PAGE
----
The Nordic Way

My blog stats show that a fair number of people stumble upon these pages as a result of looking for tourist information about Estonia, Latvia and Lithuania.

Usually they click away quickly, understandably untempted by my observations of unheard-of politicos and the minutiae of why the number 10 tram is so much better than the rest (like jazz, if you’ve got to ask, you’ll never understand).

But for once I can provide cyberspace’s passers-by with cause to stop and stare with news that Estonia – sorry, I mean Eeeee-stonia – has revamped its successful tourism portal www.visitestonia.com.

As you would expect from a land where even invertebrates demand a broadband internet connection, it’s impressively whizzy, informative and even contains links to blogs about the Nordic/Baltic duostate to show just how down with the kids it is.

Joking aside, Estonia remains a million versts ahead of Latvia and particularly Lithuania in its tourist promotion material. A few years ago they worked out what they wanted to say about the country, avoided the temptation of claiming to be all things to all people and, most importantly, stuck with the same message, ramming home relentlessly “E-stonia”, “We had something to do with Skype” and “We are Nordic, not Slavic or even very Baltic.”

For those of us who write about Estonia on a daily basis, the message can seem monotonous and even comical (see above – though of course I am repeating the message again too), but to the 99 per cent of the world’s population who only stumble across the word “Estonia” occasionally, it’s proven to work.

In what I think was the most brilliant example of Estonian tourist marketing, the national Enterprise agency produced a comprehensive style guide for the country. This laid out everything from the fonts to be used to an approved picture library of images available to the tourism industry which was big on animals in forests and smiling blonde folk looking decidedly apres-ski Scandinavian.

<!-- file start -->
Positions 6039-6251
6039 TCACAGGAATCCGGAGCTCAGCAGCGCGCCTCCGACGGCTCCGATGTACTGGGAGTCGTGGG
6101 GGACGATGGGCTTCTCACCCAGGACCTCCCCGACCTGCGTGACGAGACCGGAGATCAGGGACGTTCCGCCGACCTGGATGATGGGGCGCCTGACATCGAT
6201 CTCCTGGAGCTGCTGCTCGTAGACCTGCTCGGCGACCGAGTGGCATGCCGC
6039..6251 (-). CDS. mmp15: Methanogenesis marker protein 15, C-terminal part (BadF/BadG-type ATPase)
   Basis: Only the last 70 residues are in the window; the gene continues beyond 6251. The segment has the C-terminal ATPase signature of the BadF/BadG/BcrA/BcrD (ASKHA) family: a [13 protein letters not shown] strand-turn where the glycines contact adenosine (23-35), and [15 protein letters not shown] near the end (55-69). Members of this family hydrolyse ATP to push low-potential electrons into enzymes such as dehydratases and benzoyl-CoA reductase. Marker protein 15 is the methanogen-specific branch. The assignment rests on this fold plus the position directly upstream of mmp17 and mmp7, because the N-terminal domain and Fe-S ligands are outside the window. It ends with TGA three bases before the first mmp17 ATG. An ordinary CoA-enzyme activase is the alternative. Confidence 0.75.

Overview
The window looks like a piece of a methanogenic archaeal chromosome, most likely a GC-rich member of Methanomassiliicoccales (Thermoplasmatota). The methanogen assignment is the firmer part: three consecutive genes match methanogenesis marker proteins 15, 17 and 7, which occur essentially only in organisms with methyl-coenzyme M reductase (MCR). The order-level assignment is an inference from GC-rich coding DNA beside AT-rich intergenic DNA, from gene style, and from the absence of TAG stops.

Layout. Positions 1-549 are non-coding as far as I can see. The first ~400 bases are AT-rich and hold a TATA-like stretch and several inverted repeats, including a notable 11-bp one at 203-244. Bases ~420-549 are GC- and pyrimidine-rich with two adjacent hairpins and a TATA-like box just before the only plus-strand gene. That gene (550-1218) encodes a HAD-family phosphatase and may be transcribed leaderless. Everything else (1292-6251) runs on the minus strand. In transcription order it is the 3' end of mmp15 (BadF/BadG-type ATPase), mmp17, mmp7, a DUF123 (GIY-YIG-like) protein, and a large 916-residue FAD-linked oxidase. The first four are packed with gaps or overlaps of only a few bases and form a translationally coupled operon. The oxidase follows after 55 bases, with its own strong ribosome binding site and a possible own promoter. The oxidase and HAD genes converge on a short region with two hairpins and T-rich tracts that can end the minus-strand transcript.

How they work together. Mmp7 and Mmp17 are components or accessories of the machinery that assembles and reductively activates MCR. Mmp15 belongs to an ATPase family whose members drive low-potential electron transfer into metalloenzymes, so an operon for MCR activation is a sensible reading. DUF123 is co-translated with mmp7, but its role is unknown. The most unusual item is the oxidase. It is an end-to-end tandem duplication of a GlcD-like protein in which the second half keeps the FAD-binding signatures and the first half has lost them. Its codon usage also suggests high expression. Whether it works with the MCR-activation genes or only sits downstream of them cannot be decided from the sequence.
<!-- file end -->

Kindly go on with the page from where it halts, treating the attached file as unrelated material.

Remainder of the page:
Maybe it was propaganda of a sort (aka advertising) but it also meant Estonia’s hotels, guesthouses, campsites and attractions had access to professional-standard materials and resulted in an enhanced, unified national image.

As someone with borderline Luddite tendencies I sometimes find all this digital stuff a bit depressing – until I remember that it’s being done in order to achieve the decidedly analogue purpose of getting you to physically go to Estonia.

The new website marks phase two of Estonia’s attempt to get its message across, and it will be interesting to see if it over-reaches itself.

The site also includes a section titled “Estonia for people like you – gay, lesbian and transgendered” which would be highly unlikely in Latvia and totally impossible in Lithuania.

“Tallinn is the gay capital of Estonia and Sauna street in the Old Town has earned a ‘gay street’ title amongst the locals,” the website says. And you just have to applaud the honesty of Visit Estonia when it describes Estonia as “fairly open-minded” and “quite tolerant.”

This triumph of marketing isn’t just a triumph of marketing, either. I took my holidays in Estonia this year. I told some friends what a nice time I had. They went to Estonia, too. They came back and told me what a nice time they had. They told some other people too – who then went to Estonia.

The few Rigans who aren’t friends of friends might also be seduced to visit our definitely different northern neighbours courtesy of the “Visit Estonia” posters at every other bus stop or the brightly-liveried buses rumbling across the Akmens bridge every 10 minutes.

Visit Estonia – it’s much nicer than staring at a computer screen all day, though one can occasionally confuse the two.

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